By determining the structure of a key receptor in obesity, scientists have unlocked an opportunity for the development of new drugs.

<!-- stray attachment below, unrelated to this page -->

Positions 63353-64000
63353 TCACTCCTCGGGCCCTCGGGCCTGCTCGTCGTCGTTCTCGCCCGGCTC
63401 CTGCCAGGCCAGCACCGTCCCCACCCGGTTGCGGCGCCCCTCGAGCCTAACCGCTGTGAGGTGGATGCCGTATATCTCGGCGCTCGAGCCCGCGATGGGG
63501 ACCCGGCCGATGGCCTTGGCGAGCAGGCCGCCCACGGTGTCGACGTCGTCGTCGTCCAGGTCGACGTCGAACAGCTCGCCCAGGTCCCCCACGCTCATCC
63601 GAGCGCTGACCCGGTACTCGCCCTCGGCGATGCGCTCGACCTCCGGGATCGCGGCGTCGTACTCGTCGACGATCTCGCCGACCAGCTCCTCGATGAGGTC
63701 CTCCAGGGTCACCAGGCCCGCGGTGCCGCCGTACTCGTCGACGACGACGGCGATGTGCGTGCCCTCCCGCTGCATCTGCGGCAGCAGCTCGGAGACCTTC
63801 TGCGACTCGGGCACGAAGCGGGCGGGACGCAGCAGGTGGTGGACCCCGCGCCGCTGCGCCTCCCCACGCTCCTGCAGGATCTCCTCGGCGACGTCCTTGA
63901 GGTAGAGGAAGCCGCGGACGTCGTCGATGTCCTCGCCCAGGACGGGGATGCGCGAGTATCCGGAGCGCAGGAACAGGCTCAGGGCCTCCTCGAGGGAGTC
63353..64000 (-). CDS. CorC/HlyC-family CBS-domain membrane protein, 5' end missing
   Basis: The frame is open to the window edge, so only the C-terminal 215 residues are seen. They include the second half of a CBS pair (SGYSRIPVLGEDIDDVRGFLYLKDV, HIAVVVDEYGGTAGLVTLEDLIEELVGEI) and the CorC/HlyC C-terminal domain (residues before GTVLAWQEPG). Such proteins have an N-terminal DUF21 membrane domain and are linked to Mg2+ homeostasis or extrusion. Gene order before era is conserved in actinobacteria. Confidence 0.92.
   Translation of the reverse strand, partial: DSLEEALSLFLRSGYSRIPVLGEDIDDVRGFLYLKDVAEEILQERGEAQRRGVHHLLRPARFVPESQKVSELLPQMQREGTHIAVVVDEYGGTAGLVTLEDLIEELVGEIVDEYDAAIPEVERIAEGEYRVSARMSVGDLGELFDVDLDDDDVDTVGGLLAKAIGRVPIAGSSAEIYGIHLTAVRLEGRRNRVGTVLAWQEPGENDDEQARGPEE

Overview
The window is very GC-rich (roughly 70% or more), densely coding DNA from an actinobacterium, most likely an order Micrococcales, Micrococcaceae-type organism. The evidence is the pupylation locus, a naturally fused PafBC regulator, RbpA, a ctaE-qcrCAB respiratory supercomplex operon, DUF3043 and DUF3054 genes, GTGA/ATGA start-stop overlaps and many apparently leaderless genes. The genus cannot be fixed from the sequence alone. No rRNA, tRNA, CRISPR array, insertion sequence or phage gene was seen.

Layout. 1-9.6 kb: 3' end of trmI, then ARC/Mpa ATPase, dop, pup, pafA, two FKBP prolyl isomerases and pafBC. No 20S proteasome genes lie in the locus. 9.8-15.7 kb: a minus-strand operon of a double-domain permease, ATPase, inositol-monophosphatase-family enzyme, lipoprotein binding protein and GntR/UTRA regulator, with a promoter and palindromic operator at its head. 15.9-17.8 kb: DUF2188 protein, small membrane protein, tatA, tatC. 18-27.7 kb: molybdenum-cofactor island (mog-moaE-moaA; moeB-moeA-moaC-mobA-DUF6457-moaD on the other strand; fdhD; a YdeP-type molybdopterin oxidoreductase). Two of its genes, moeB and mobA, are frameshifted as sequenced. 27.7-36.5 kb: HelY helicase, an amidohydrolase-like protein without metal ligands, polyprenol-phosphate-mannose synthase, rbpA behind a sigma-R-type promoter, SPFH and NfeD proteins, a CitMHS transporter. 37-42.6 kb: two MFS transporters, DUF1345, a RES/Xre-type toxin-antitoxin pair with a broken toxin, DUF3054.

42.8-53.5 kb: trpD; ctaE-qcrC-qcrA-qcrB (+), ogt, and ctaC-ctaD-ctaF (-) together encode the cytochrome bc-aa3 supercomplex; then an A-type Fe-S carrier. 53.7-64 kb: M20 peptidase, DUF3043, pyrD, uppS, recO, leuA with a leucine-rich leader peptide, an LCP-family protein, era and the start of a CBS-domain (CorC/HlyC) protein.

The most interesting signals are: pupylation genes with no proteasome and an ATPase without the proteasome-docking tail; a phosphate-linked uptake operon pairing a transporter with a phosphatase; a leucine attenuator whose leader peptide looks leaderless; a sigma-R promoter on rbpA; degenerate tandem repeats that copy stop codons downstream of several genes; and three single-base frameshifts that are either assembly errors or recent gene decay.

A USC-led international team of scientists has found the precise shape of a key player in human metabolism, which could lead the way to better treatments for obesity and other metabolic diseases. For the study, the scientists focused on a protein in the brain, the melanocortin 4 receptor (or MC4R). This receptor helps with regulating the body's energy balance by controlling how much energy is stored as fat. Mutations in the gene that encodes the MC4R protein are linked to severe childhood obesity and other forms. "A lot of people think obesity is a lifestyle choice," said Raymond Stevens, a USC (University of Southern California) Provost Professor and director of the Bridge Institute at the USC Michelson Center for Convergent Bioscience. "That's just not true in all cases. Some people have mutations of this gene, and if they have mutations of this gene, many cannot control their eating. It's this receptor causing this issue in the brain."